ASHEVILLE, N.C. — The closure of restaurants and disruption of farmers markets due to COVID-19 is having an immediate and potentially devastating impact on local farmers, according to a new report published by ASAP’s Local Food Research Center. Farmers rely on a variety of market outlets, including grocery stores and wholesale markets, but farms that sell at farmers markets and to restaurants are the first to feel the effects of these market disruptions. Local sales to restaurants and products sold at farmers markets total over $16 million annually in Western North Carolina, representing a major revenue source for farmers and an important economic driver.
“Now more than ever we need to come together around food,” said ASAP Executive Director Charlie Jackson. “Our farms are innovative and resilient but they are facing unprecedented challenges that are going to take a community effort to address.”
According to the new report, nearly 200 area farms sell directly to restaurants and more than 200 sell at one or more of the 50 farmers markets in Western North Carolina. Eighty percent of farms surveyed reported an immediate decrease in customers and sales due to the COVID-19 emergency. Two thirds reported that, if disruptions persist for several months, the long-term financial hardship would be severe enough to result in bankruptcy, business closure, and leaving the industry. An additional 20 percent reported they would need to restructure farm business plans by changing or reducing production or shifting sales to entirely new market streams like online sales and/or home delivery. In Western North Carolina, these farms cover 43,000 acres and employ 1,400 people. The full report is available at asapconnections.org/report/
“Like with most small businesses, COVID-19 is rearranging and heavily impacting every aspect of our work on the farm,” said Anna Littman, owner of Ivy Creek Family Farm in Barnardsville. “Yesterday we harvested baby mustard greens and arugula we planted in January for chefs who requested them. Those chefs are now out of work.”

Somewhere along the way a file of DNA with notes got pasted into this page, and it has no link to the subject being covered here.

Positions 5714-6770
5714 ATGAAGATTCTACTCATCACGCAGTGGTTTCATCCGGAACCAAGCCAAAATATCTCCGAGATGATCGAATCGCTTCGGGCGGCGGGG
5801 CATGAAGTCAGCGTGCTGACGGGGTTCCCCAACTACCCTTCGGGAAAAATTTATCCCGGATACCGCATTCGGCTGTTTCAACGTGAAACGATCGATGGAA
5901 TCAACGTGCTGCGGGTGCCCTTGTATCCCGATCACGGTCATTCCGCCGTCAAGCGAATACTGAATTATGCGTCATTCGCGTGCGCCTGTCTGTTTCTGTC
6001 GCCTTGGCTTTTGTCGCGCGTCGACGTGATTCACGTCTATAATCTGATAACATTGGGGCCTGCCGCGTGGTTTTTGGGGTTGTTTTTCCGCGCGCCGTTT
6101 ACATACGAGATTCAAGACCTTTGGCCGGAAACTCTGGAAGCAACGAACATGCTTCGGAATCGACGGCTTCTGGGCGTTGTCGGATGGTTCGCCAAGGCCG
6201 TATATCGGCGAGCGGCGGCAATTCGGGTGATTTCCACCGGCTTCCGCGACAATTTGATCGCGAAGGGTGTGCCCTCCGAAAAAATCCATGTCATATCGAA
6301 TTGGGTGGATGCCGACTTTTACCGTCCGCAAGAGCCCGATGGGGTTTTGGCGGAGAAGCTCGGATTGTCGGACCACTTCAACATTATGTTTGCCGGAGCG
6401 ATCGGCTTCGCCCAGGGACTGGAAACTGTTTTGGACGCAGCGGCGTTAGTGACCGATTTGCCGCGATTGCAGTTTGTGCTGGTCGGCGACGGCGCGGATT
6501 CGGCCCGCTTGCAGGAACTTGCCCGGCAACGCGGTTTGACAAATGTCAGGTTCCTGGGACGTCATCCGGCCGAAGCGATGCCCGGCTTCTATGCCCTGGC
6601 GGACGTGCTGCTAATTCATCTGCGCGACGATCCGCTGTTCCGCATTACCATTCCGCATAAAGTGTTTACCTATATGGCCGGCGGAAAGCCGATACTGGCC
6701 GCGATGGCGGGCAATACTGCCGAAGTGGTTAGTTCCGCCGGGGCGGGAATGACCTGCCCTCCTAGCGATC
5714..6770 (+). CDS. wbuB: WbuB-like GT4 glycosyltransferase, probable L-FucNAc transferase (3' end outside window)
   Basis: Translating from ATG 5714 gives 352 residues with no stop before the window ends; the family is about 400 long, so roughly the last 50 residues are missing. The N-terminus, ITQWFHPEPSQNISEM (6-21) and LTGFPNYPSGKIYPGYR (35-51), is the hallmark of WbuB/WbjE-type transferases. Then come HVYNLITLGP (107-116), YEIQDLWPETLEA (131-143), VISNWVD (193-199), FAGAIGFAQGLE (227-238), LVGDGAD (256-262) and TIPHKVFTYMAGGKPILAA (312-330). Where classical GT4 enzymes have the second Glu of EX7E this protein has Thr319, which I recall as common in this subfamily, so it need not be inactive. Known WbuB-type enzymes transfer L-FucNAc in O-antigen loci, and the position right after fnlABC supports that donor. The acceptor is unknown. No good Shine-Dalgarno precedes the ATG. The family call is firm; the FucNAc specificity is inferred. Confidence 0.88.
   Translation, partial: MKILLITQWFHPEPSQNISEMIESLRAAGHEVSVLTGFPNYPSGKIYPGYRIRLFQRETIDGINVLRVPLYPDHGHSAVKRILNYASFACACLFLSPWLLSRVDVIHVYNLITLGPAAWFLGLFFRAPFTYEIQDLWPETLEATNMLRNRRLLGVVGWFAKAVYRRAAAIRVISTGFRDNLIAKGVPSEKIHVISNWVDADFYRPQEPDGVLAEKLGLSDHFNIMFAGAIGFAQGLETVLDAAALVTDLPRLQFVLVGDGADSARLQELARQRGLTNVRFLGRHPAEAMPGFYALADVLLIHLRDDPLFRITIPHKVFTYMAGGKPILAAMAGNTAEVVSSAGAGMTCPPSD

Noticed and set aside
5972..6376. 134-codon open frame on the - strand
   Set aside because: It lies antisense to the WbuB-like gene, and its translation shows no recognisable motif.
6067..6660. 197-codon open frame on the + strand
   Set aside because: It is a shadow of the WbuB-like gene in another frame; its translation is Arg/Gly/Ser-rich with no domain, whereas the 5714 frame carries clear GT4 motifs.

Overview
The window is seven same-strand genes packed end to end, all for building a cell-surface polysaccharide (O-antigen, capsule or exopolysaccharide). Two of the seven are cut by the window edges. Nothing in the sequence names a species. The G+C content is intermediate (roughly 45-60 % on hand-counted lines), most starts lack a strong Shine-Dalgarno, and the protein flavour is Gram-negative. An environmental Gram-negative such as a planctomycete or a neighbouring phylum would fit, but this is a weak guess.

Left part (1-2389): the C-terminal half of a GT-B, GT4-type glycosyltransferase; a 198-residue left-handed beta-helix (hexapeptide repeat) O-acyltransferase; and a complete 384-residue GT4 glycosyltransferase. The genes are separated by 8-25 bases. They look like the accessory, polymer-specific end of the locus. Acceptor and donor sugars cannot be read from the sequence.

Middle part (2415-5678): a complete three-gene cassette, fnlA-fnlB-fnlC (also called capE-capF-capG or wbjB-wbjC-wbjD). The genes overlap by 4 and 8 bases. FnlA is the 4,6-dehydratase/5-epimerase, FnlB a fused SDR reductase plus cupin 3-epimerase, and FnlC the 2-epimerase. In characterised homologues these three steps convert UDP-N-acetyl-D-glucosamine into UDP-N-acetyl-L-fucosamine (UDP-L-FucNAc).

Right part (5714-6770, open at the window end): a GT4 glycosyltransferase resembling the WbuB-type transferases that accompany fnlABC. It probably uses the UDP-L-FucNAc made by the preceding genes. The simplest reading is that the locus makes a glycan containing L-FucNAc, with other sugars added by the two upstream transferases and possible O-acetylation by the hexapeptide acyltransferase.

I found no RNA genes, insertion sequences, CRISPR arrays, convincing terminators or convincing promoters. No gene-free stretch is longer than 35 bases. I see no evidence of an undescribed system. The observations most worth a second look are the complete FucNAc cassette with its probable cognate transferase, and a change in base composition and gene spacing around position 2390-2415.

April usually marks the opening of most of the region’s farmers markets and the beginning of the tourist season, which drives restaurants to increase local purchasing. Farmers have planned their production schedules, made investments in seeds and supplies, planted spring crops, purchased or bred animals, and are anticipating the first sales of the year. “As the season progresses there will be more need for new markets for farmers and other food producers,” noted Jackson.
“Usually this is an exciting time. Right now, it’s confusing,” said Littman. “The crops keep growing, and so we keep inventing ways to sell it. Every day we review all of our options. Do we keep planting? How do we create more customers and quickly? Can we afford to keep our staff? Can we pay our mortgage? These are discussions that happen after we put our children (who are with us 24/7 now) to bed, after we finish the unfinished work of the day.”
In ASAP’s survey, farmers identified four areas as top needs: help finding and transitioning to new market outlets, such as online sales; marketing support and communicating to the public how to connect with farms; keeping farmers markets open and safe; and financial support through loans or grants. ASAP is responding by creating new market outlets for farmers that support public health; enhancing the comprehensive online Local Food Guide to better connect the community with local farms; providing packaging materials to farmers; offering training and technical assistance for farmers and farmers market managers; and seeking relief funding. These efforts include:
The new ASAP Farmers Market at A-B Tech (asapconnections.org/covid-19-
response/asap-farmers-market) is designed to protect shoppers and vendors by maintaining social distances and mitigating potential virus transmission points. In addition, ASAP has surveyed and convened farmers market managers from across the region to assess what support is needed to keep markets operating safely.
New search functions are being added to the Local Food Guide (appalachiangrown.org), allowing customers to easily find farms offering online ordering, delivery, and pickup options.
Over the next several weeks, ASAP’s Growing Local podcast will tell stories from farmers as they adapt to new circumstances and try new business models. Growing Local airs every Monday morning on WNCW and is available on SoundCloud and iTunes.
A list of relief loans and grants available to farmers during the emergency can be found at asapconnections.org/covid-19-
“We are fortunate to have a robust and resilient local food system in Western North Carolina,” said Jackson. “Farms are growing food and people want fresh, healthy, and seasonal foods that support their health and the local economy.” Community members can support local farms and food businesses by continuing to shop at the farmers markets that have remained open; by purchasing products directly from farmers through CSAs, online ordering, and at farm stands; and by donating to ASAP at asapconnections.org.
–Sarah Hart, ASAP